Entity Framework SqlQuery for Stored Procs

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If you recall my previous previous post Stored Procs with Entity Framework, I mentioned that you could use SqlQuery<T> to populate a list from a stored procedure.

However, I found that optional parameters must be handled properly.

As an example, I had a code snippet similar to this:

var retSet = myContext.Database.SqlQuery<ReportItem>(
    "EXEC spReport @param1, @param2, @param3, @param4, @param5, @param6",
    new SqlParameter("param1", param1 ?? DbNull.Value),
    new SqlParameter("param2", param2 ?? DbNull.Value), 
    new SqlParameter("param3", param3 ?? DbNull.Value),
    new SqlParameter("param4", param4 ?? DbNull.Value),
    new SqlParameter("param5", param5 ?? DbNull.Value),
    new SqlParameter("param6", param6 ?? DbNull.Value)

With that bit of code, what if we removed the first line that specified “param1?” Our stored procedure would receive “param2” first and assume that it’s the first parameter to the sproc since there is no naming specified. This makes the solution far too rigid in my mind. It also means that order of parameters now matters.

Ideally, we’d want to pass in an arbitrary list of parameters to a repository and have it deal with formatting the parameters as necessary for the sproc.

Consider a stored procedure with (6) parameters:

CREATE PROCEDURE  [dbo].[spReport]
				 @param1 INT = 1
				,@param2 VARCHAR(2) = NULL 
				,@param3 VARCHAR(6) = NULL 
				,@param4 VARCHAR(7) = NULL
				,@param5 DATE = NULL 
				,@param6 INT = NULL 

We want to be able to call it, generally, and only specify any set of arbitrary parameters. Let’s say we’ll pass in 1, 2 and 4. I imagine it would look something like this:

var reportParams = new ExpandoObject().Init(new
    param1 = 1,
    param2 = "stuff2",
    param4 = "stuff4"

var reportItems = (List<ReportItems>)_repo.GetFromSproc<ReportItems>(reportParams2, "spReport");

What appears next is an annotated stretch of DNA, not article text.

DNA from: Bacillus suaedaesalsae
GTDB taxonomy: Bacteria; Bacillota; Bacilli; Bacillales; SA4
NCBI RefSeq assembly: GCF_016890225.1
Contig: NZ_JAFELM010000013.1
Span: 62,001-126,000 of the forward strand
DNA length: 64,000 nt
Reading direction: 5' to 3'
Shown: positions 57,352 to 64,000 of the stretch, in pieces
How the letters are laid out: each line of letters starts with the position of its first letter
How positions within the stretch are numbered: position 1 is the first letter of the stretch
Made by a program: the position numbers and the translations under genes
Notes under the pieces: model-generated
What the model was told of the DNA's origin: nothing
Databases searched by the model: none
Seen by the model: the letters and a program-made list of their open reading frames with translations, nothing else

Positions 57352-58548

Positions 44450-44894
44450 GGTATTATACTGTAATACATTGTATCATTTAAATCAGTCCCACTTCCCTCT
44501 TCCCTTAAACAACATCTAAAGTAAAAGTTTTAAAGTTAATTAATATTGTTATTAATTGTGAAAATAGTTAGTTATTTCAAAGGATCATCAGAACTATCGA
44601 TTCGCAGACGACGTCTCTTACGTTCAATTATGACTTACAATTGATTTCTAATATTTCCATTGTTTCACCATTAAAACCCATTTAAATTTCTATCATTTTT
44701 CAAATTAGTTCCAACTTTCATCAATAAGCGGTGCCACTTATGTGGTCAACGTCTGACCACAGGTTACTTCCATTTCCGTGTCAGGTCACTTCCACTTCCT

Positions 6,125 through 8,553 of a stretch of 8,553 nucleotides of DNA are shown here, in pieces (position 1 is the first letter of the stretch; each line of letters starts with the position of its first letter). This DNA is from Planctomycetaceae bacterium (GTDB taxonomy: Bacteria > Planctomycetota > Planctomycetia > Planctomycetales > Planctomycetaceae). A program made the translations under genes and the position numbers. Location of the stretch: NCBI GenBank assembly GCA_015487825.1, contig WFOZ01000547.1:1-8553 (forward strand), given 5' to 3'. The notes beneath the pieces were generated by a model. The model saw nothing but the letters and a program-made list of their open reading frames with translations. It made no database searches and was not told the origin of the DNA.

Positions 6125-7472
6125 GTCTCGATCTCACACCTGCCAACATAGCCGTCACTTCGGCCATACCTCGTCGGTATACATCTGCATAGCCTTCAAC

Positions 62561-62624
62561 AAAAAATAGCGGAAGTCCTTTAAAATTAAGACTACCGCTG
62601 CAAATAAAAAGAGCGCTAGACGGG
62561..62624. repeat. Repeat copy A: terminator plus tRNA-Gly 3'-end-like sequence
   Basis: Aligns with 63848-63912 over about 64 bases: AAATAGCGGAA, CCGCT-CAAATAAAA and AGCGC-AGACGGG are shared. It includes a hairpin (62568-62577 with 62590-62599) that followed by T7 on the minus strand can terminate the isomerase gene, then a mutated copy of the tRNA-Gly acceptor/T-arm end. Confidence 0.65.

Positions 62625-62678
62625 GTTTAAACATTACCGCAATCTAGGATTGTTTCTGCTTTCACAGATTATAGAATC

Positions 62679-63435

This actually becomes a relatively straight-foward exercise in formatting the command text appropriately. It would look like this:

private List<V> GetSproc<V>(dynamic parameters, string sproc, string schema) where V : class
    var dictionary = parameters as IDictionary<string, object>;
    List<SqlParameter> sqlParams = DynamicToSqlParameters(parameters);
    var executeParams = sqlParams.Select((v, i) =>
            var paramName = v.ParameterName; v.ParameterName = string.Format("{0}{1}", paramName, i); return string.Format("@{0} = @{1}", paramName, v.ParameterName);
    var executeStr = string.Format("EXEC [{0}].[{1}] {2}", schema, sproc, string.Join(", ", executeParams));
    var retSet = _dbContext.Database.SqlQuery<V>(executeStr, sqlParams.ToArray());
    return retSet.ToList();

Our resulting command text takes the dynamic keys and treats them as the named parameters to the sproc. Then, our SqlParameters are given new names which are simply the original names with the index (based on order) appended.

The resulting query string will look like this:

EXEC [dbo].[spReport] @param1 = @param10, @param2 = @param21, @param4 = @param42

Upon execution, our SqlParameter values are matched against their ParameterNames and our stored procedure will take its own default values for parameters not passed in (named).

This fits my use case and goal of not enforcing order for parameters and/or requiring optional parameters to be passed in. This is ideal since no one would want to pass in all (6) parameters when all they want to specify is a single value.

On a side note, these are the extension method that I use for instantiating a dynamic in-line and the method for converting a dynamic to a List<SqlParameter>

public static class ExpandoExtensions
    public static ExpandoObject Init(this ExpandoObject expando, dynamic obj)
        var dict = (IDictionary<string, object>)expando;
        foreach (PropertyInfo propInfo in obj.GetType().GetProperties())
            dict[propInfo.Name] = propInfo.GetValue(obj, null);
        return expando;

private List<SqlParameter> DynamicToSqlParameters(dynamic parameters)
    var dictionary = parameters as IDictionary<string, object>;
    var sqlParams = new List<SqlParameter>();
    foreach (var param in parameters)
        string key = param.Key;
        sqlParams.Add(new SqlParameter(key, param.Value));

    return sqlParams;

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